Likewise the supreme court of Florida, in Cockerham v. R.E. Vaughan, Inc. (Fla 1955), 82 So.2d 890, 891, quoting Carter v. Livesay Window Co., Inc. (Fla 1954), 73 So.2d 411, 413, 414, held:
"`Whether the deceased child was a trespasser upon the premises in question is not material. * * * The test to be applied in a case of this type is whether a reasonably prudent person should have anticipated the presence of children or other persons at the place where the appellee created a condition that a jury could find was an "inherently dangerous condition" or a "dangerous instrumentality" like unto an explosive substance, an inflammable material, a live wire or a spring gun.' Moreover, we observed in that case, `The job was in a residential neighborhood where, as urged by the appellant, there were families with children. In addition to being so close akin to the attractive nusiance doctrine, it is common knowledge that children are as prone to play around houses under construction as monkeys are prone to climb trees.'"
Similarly the North Carolina court, in Ford v. Blythe Brothers Company, 242 N.C. 347, 352-354 ( 87 S.E.2d 879):
"The evidence clearly establishes the fact that the defendant knew that its clearing and excavating operation was attracting children in large numbers to the premises under its control; that its agents and servants knew of the frequent presence of children on the premises and on several occasions requested them to leave. The defendant's evidence also reveals that the children always left when requested to do so, but would return as soon as the person making the request left. * * *
"The principle is well stated in 21 Am Eng Ency (2d ed), p 473, and was cited with approval in McGhee's Case, supra ( McGhee v. Norfolk Southern R. Co., 147 N.C. 142 [ 60 S.E. 912, 24 LRA NS 119]). `A party's liability to trespassers depends upon the former's contemplation of the likelihood of their presence on the premises and the probability of injuries from contact with conditions existing thereon.' Immediately following this language the editor says: `The doctrine that the owner of premises may be liable in negligence to trespassers whose presence on the premises was either known or might reasonably have been anticipated is well applied in the rule of numerous cases, that one who maintains dangerous implements or appliances on uninclosed premises of a nature likely to attract children in play, or permits dangerous conditions to exist thereon is liable to a child who is so injured, though a trespasser at the time when the injuries are received: and, with stronger reason, when the presence of a child trespasser is actually known to a party or when such presence would have been known had reasonable care been exercised.'"
See, also, Davies v. Land O'Lakes Racing Association, 244 Minn. 248, 253, 254 ( 69 N.W.2d 642), wherein it was held:
"It was made clear in the Gimmestad Case ( Gimmestad v. Rose Brothers Company, Inc., 194 Minn. 531 [ 261 N.W. 194]) that this court had then reached the point where the phrase `attractive nuisance' indicated no special departure or exception from the ordinary run of negligence cases; that it had theretofore been but a convenient phrase to designate one type of case within the ordinary rule that one is liable for injury resulting to another from failure to exercise, for the protection of the injured child, the care due and commensurate with and therefore demanded by the circumstances — the greater the hazard the greater the care required; — and that nothing more is needed to support the proposition that one who maintains an artificial condition is liable for resulting injury to young children trespassing thereon if the possessor of land comes within the conditions of 2 Restatement, Torts, § 339. This court then said ( 194 Minn. 531, 537, 261 N.W. 194, 196):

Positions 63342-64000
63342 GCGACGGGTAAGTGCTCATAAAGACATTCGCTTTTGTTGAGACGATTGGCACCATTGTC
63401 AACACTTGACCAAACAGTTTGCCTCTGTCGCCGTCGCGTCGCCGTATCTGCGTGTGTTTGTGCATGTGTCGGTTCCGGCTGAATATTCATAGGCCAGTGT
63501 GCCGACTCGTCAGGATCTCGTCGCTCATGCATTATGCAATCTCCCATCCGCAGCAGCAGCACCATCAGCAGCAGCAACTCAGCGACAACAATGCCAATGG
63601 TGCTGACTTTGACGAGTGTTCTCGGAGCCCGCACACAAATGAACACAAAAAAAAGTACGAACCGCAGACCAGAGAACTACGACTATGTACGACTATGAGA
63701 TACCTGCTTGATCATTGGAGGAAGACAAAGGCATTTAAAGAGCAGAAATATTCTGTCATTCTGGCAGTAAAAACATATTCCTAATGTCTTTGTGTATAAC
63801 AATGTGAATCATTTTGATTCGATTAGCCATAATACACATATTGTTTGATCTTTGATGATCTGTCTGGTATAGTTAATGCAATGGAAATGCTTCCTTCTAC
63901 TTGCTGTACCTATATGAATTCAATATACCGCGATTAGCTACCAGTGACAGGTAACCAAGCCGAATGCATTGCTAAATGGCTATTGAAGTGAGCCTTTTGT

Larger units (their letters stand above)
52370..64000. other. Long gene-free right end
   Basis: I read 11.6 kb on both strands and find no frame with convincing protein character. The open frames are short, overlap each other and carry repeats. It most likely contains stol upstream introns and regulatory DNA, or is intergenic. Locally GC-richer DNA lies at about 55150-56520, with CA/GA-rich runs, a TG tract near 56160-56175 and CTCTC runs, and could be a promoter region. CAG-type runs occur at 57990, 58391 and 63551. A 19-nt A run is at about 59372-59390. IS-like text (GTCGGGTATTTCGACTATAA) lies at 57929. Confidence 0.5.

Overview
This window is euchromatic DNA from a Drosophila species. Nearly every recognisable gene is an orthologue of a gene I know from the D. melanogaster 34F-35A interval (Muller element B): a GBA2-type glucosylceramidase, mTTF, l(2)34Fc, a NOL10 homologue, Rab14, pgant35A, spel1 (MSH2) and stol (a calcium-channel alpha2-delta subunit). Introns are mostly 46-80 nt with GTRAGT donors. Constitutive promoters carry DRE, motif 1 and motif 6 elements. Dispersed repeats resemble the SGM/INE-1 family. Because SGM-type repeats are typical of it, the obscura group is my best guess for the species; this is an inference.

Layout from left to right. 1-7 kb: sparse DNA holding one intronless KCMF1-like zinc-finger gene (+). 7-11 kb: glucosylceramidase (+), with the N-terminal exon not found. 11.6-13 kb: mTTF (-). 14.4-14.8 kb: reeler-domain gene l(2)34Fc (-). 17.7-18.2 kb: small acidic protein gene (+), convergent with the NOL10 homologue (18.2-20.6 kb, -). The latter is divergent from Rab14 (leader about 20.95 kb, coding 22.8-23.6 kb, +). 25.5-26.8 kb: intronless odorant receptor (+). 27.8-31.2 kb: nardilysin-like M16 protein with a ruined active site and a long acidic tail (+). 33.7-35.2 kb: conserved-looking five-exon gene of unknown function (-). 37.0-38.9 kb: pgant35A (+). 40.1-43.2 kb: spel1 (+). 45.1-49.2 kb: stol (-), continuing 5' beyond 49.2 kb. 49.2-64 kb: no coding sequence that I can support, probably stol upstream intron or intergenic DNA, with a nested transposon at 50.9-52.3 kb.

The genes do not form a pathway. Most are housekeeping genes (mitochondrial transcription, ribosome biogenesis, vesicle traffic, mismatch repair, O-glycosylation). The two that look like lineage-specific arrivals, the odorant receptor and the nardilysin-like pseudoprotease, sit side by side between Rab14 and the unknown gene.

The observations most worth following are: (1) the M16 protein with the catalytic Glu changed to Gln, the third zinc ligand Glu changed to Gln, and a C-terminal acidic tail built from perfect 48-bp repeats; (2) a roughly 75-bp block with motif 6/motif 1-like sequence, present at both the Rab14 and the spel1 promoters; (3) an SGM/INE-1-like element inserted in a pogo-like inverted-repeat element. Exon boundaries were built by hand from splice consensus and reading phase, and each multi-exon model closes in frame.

"`We conclude that the idea of invitation, express or implied, actual or factual, as condition precedent to liability in the case of young children injured as was the plaintiff here, should be finally and emphatically discarded. They are trespassers, but, because of their tender years and the consequent lack of perception and responsibility, liability results notwithstanding the trespass.'"
These citations could be amplified manyfold. They are all expressive of the overriding and incontestable principle that the right of a child to life, and life unmaimed, outweighs the landowner's right to the exclusive possession of his property. That is to say, the fact that the child is a trespasser does not now relieve the owner of the duty to use reasonable care, and the scope of the liability imposed where children are apt to trespass is to be measured by the magnitude of the danger to the child.
We have mentioned, but we have not emphasized, the distinction between an injury arising from a condition of the premises and one arising from affirmative dangerous conduct by the owner. While many cases are clear, there are many others so ambiguous as to make any attempt at hard and fast categories both futile and provocative of endless litigation. Thus a landowner removes an artificial barrier to a natural danger. Does a resultant injury to a trespassing child arise from the condition of the premises, or from the active intervention of the owner? The general concept of negligence is sufficiently broad to cover either case, in fact to be applicable to the infinite varieties of situations that may arise. In the interests of accuracy, it should be pointed out that the case before us does not involve injury from the mere physical condition of the premises, whether natural or artificial, and hence many of the cases cited by the city against recovery ( e.g., Hargreaves v. Deacon, 25 Mich. 1; Graves v. Dachille, 328 Mich. 69) are not precedent for the situation before us. Here we have injury from dangerous activities conducted in a limited area which trespassers in general are known to frequent. In this situation 2 Restatement, Torts, § 334, well states the preferable and modern principle of law, with which we are impelled to agree: